The image of Bro Chinua was vague in my memory; that was until today. The memories surged through me like the overflowing banks of the Niger. He had left for America when I was three years old. Ever since, Mama and I had lived together and undisturbed for twelve years. At a point, I even forget I had a brother. How dare Bro Chinua and his expatriate wife come out of the blue to disturb the life I and Mama mutually shared? Mama and I never had visitors that stayed overnight and I don’t care if this visitor was my long lost elder brother and his wife!

I always cherish and tenaciously guard the relationship I shared with Mama. It was a relationship many people would tag weird. We were best of friends and at the same time sworn archenemies. We shared the same bedroom, slept on the same bed, she bathes me and even at fifteen years I still suckled her breasts. We were more than companions; we were each other’s rock. Mama raised me single-handedly while working as an  underpaid public-school teacher. We never heard from Bro Chinua until a year ago. He had sent Mama a letter, informing her that he was coming back with his wife.

Enough of my tales of woe, I would properly take care of Bro Chinua and his wife when the time comes. I was sure to leave a lasting bitter taste of me on the visiting couple. I jumped onto the spring bed, ruffled the bed linens together and threw them up in the air. At least I had a reason to be happy; I would go for Adipue’s birthday party. That was if Mama kept her promises, knowing Mama for all these I knew she would.

It was 4:00pm and we were at the dining-table for the welcome home dinner of my brother and his wife. The table was laid with a white cotton tablecloth; the dishes were set in a very formal order. Mama washed her flowery set of china. She polished the sets of cutlery which she brought from the big iron box that she rarely opened. She brought out her champagne flutes and carefully arranged them on a tray. We had six chairs (of which I wondered why six chairs for a small family like ours). Four of the chairs, two on the right and two on the left, had plates and sets of cutlery wrapped with serviette.

Serviette! Mama and I never used serviette. We wiped our mouth after eating with an old towel in the kitchen. I looked at the center of the table and saw a chilled bottle of wine. I wondered where Mama refrigerated the wine, considering the fact that we were cut off from electricity supply because she could not foot the bills. It must be at Mama Adipue’s house! Adipue would definitely make jest of me tomorrow.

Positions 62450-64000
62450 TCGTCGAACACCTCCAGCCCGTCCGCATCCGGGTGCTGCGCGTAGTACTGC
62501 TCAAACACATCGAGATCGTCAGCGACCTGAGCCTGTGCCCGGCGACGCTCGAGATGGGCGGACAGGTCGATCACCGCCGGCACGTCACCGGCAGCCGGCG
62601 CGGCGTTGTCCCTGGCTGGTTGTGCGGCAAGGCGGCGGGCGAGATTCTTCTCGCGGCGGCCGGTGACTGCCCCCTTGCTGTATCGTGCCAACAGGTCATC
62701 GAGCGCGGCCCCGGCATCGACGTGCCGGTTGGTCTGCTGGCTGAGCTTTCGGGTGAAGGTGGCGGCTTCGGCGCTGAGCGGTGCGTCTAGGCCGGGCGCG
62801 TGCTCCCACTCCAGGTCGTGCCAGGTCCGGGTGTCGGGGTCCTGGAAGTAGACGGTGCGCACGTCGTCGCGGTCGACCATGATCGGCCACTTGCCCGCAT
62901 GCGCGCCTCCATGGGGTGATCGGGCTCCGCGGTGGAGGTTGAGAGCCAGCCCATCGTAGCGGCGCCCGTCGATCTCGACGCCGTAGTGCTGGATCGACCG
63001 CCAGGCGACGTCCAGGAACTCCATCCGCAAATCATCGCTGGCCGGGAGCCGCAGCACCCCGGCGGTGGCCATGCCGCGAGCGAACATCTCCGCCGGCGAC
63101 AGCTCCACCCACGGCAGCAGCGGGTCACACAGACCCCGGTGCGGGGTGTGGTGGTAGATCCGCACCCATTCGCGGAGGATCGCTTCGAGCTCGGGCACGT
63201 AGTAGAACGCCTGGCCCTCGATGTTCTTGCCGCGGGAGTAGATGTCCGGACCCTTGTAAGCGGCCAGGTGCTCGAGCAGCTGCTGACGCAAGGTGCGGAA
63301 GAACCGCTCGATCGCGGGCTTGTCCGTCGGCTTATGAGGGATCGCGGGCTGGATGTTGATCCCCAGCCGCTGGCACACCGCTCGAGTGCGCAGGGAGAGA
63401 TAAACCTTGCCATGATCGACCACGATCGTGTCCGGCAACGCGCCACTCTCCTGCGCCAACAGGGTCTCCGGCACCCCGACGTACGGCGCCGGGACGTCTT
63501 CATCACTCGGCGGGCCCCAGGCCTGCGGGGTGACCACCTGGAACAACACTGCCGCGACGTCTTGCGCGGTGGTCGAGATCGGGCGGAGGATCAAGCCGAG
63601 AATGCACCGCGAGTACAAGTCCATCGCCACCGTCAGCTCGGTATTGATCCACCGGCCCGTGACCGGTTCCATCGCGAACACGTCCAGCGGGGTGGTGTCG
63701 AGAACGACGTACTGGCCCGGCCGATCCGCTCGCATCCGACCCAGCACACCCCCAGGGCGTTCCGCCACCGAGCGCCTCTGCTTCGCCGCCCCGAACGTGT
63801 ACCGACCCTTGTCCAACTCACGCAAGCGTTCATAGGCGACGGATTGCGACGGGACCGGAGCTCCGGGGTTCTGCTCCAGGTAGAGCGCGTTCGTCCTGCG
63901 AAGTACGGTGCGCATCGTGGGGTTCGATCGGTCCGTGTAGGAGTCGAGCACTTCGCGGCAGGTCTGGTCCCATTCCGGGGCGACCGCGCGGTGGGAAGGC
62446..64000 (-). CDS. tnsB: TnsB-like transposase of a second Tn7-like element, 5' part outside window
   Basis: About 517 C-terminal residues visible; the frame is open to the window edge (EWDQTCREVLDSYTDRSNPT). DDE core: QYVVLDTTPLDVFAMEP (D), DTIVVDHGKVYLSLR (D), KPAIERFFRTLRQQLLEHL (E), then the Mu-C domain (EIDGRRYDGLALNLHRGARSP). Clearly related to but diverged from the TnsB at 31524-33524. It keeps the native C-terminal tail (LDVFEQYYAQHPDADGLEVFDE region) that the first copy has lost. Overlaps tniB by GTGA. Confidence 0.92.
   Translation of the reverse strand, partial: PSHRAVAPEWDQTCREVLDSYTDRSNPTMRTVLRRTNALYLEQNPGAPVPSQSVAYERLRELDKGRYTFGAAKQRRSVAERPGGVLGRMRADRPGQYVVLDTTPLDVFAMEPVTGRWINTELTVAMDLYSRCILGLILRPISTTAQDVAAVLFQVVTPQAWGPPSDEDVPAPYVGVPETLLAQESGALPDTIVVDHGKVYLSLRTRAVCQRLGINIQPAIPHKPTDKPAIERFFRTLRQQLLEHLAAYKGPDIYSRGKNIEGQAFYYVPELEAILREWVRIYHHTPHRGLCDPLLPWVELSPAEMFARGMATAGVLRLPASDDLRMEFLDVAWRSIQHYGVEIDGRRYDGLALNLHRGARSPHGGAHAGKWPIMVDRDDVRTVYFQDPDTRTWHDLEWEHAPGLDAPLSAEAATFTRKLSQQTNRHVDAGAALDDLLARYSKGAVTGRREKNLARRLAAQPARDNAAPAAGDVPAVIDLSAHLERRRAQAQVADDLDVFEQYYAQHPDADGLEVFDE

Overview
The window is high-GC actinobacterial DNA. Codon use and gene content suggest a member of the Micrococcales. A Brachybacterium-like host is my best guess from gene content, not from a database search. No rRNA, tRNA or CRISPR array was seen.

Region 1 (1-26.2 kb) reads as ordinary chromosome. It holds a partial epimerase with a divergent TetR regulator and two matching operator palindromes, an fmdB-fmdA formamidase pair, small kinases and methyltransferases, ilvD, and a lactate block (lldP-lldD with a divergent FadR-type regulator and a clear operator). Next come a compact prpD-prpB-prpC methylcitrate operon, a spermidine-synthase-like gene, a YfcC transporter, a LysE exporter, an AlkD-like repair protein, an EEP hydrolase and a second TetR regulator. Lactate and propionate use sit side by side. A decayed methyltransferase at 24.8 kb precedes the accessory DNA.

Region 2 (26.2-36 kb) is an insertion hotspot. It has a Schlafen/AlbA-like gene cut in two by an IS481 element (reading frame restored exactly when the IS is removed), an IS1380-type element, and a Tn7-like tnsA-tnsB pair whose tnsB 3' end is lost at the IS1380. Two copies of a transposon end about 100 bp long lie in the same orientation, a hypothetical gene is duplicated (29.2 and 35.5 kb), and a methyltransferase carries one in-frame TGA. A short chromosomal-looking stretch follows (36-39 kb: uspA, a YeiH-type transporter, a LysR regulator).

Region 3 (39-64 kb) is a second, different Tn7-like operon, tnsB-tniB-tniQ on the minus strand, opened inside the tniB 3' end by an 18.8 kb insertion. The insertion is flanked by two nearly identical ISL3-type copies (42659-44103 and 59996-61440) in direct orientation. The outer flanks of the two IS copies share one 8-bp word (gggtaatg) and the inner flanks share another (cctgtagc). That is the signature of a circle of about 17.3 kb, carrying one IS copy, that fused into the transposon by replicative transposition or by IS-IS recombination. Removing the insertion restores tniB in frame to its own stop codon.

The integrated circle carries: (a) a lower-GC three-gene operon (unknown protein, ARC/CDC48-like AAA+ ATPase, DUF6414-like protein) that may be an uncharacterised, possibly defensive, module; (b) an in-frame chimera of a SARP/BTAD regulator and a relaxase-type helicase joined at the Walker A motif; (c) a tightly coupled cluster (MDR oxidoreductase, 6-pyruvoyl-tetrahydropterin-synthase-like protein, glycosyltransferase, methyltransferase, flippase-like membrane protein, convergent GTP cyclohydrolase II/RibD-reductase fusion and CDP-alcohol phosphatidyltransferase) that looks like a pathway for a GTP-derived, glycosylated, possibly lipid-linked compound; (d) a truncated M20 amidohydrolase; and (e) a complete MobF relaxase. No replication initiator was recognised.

I sat down beside Mama and pinched her lap. This I did to stop her from grinning as if she was seeing an American woman for the first time. She reached for her fork and jabbed it on my thigh. Meanwhile, Bro Chinua and his wife were staring at us, the way you would stare at a new television set. From the glow that the dimly lit hurricane-lamp cast I could see what Bro Chinua and his wife wore. He was putting on a black Real Niggas  T-shirt. Miss America wore a sleeveless gown that flaunted a large portion of her voluptuous breasts. I had to control my eyes not to look in her direction. How could she breath with those mountains heaved on her chest?

“You are very nice cook Mama,” Miss America commended.

“Thank you my daughter. You can call me Mama like everyone else,” Mama said, still grinning. I wondered how she could lie confidently, without bumps. I was the only one that called her Mama. Bro Chinua, while he was still with us, called her Mommy.

“I am not sharing that name ‘Mama’ with anybody,” I muttered under my breath.

“Uba,” Miss America said, pronouncing my name with much difficulty. The name hung on the air, its Igboness estranged. ”What is the meaning of your name?”

“It means wealth,” I answered without looking at her.

“You have not told us your name,” Mama chipped in an eager to please manner.

“Oh, I’m Pink Tades,” Miss America replied Ma.

“What a nice name!” Mama exclaimed.

“Hmmm, pink in Africa signifies prostitution,” I said loud enough to be heard.

Mama looked at me sternly and said, “Don’t mind Uba. He could be very naughty and over- philosophical sometimes.” That sent Bro Chinua, his wife and Mama laughing. There was nothing funny in what Mama said. I guess she said that to ease the already tensed tension at the table. Little did they know that I was just getting started with being naughty and over-philosophical! I raised my head and noisily cleared my throat. Mama’s eye darted back at me, she knew I had signaled chaos and trouble.

“Uba, I think it’s past your bedtime. Go back to your room,” Mama instructed an already grumbling me.

“No Mama, let him stay up with us,” Pink pleaded with Mama.

“If you insist,” Mama finally agreed with resentment bubbling up within her.

“Why do you call Bro Chinua Man Booker?” I asked reluctantly.

“Oh, he is Professor Chinua Achebe’s namesake. You know Achebe won the Man Booker price in…”

“June 2007”, I completed it for her.

“He was my lecturer at the…”

“So you attended the Brown University!” I exclaimed.

Pink stared at me in utter disbelief. I was very intelligent and I made it a point of duty to shout it from the rooftops to all and sundry, whether they cared or not. I wanted to rub my as-a-matter-of-fact IQ on Miss America’s face. The intelligent thing had always earned me severe beatings from my classmates for answering questions no one could answer and making the teacher flog the rest of the class. It has also made me loose so many friends.